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Originally published Friday, February 1, 2013 at 11:04 AM

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Crews continue removing oil from leaking barge

Operations continued Friday to remove thousands of gallons of oil from a leaking barge on the Mississippi River, and vessel traffic remained restricted, a Coast Guard officer said.

Associated Press

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JACKSON, Miss. —

Operations continued Friday to remove thousands of gallons of oil from a leaking barge on the Mississippi River, and vessel traffic remained restricted, a Coast Guard officer said.

Lt. Aaron Jozsef said Friday that crews had removed more than 250,000 gallons of a mixture of oil and water from the barge. The barge began leaking after crashing into a railroad bridge Sunday near Vicksburg.

The damaged barge is pushed against the bank on the Louisiana side of the river, directly across from Vicksburg's Riverwalk and Lady Luck casinos.

The oil is being pumped off the damaged barge and onto another barge, a process known as lightering. It's not clear how long the process will take.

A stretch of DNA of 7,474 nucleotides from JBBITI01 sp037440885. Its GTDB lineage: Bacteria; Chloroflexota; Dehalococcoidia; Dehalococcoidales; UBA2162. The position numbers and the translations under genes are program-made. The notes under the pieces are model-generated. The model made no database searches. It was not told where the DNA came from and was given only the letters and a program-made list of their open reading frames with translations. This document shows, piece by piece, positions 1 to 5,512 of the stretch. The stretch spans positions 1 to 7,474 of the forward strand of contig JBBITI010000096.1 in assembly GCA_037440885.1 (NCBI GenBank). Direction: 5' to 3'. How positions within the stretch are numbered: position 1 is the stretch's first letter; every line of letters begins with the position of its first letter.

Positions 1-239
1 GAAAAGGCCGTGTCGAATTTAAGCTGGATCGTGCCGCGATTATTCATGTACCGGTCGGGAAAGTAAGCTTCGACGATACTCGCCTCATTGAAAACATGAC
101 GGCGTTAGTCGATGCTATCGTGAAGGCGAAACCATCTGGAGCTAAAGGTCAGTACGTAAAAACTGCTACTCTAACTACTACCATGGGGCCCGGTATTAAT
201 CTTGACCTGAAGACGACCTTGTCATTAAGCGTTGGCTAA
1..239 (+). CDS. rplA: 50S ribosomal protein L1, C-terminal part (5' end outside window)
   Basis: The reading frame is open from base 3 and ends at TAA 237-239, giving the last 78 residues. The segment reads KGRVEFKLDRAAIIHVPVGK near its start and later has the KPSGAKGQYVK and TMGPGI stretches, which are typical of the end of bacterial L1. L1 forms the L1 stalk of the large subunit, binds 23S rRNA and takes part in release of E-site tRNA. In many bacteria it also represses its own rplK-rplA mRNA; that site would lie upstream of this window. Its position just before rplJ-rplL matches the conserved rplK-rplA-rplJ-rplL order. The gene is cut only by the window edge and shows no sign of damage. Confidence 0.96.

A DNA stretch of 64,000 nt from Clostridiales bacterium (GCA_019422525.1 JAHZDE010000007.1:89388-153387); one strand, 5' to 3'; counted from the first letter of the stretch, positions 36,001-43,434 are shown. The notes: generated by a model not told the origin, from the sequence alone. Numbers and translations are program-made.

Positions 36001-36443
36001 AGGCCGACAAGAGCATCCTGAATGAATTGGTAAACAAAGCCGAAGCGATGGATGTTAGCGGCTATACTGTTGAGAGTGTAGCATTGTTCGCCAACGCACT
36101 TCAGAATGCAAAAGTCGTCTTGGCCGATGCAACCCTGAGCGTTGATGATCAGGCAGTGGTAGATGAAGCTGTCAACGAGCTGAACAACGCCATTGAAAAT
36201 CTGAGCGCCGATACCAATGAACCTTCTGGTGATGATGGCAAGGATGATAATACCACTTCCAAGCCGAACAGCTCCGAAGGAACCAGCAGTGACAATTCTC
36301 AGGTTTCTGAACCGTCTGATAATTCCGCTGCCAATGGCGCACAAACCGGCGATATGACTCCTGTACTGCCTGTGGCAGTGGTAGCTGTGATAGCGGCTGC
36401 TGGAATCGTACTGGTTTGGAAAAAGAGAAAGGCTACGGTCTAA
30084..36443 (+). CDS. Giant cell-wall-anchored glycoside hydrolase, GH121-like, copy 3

Once the oil is removed, the Coast Guard will check the structural soundness of the barge before moving it.

"We're taking it slow, one step at a time, being methodical," Jozsef said.

Jozsef said some restrictions will remain in place until the oil is removed from the empty barge and salvage operations are completed.

Vessel traffic is being restricted on a 16-mile stretch of the river. Southbound commercial traffic was being allowed to pass through the area during daylight hours, and northbound commercial traffic will be permitted to move at night.

Two barges hit the bridge before dawn on Sunday, but only one was leaking. It had eight compartments carrying a total of 668,000 gallons of oil. One of those compartments was punctured, and it had about 86,000 gallons of light crude oil in it.

Jozsef said Coast Guard officials continue to estimate that about 7,000 gallons of oil are unaccounted for, but some of it may have seeped into void spaces on the barge rather than into the river.

The oil was being contained with boom, and skimmers were sucking up the crude, Jozsef said.

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